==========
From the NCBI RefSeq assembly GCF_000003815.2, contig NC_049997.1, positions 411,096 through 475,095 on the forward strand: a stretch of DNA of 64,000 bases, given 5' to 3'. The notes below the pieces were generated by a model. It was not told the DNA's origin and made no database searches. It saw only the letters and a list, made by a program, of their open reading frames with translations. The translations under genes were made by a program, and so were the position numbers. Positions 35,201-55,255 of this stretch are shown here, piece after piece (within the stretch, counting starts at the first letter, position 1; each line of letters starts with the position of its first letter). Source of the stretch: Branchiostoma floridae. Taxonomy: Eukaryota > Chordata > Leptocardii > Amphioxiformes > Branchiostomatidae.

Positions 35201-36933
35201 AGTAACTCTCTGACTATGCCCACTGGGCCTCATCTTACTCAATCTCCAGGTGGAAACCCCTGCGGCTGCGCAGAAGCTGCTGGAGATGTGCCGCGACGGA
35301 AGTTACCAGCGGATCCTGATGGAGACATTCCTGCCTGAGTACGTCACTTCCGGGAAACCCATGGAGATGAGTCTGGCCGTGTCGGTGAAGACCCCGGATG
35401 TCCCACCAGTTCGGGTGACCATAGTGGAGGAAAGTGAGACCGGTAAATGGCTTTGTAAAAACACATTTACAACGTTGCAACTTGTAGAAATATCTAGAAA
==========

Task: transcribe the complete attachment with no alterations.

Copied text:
From the NCBI RefSeq assembly GCF_000003815.2, contig NC_049997.1, positions 411,096 through 475,095 on the forward strand: a stretch of DNA of 64,000 bases, given 5' to 3'. The notes below the pieces were generated by a model. It was not told the DNA's origin and made no database searches. It saw only the letters and a list, made by a program, of their open reading frames with translations. The translations under genes were made by a program, and so were the position numbers. Positions 35,201-55,255 of this stretch are shown here, piece after piece (within the stretch, counting starts at the first letter, position 1; each line of letters starts with the position of its first letter). Source of the stretch: Branchiostoma floridae. Taxonomy: Eukaryota > Chordata > Leptocardii > Amphioxiformes > Branchiostomatidae.

Positions 35201-36933
35201 AGTAACTCTCTGACTATGCCCACTGGGCCTCATCTTACTCAATCTCCAGGTGGAAACCCCTGCGGCTGCGCAGAAGCTGCTGGAGATGTGCCGCGACGGA
35301 AGTTACCAGCGGATCCTGATGGAGACATTCCTGCCTGAGTACGTCACTTCCGGGAAACCCATGGAGATGAGTCTGGCCGTGTCGGTGAAGACCCCGGATG
35401 TCCCACCAGTTCGGGTGACCATAGTGGAGGAAAGTGAGACCGGTAAATGGCTTTGTAAAAACACATTTACAACGTTGCAACTTGTAGAAATATCTAGAAA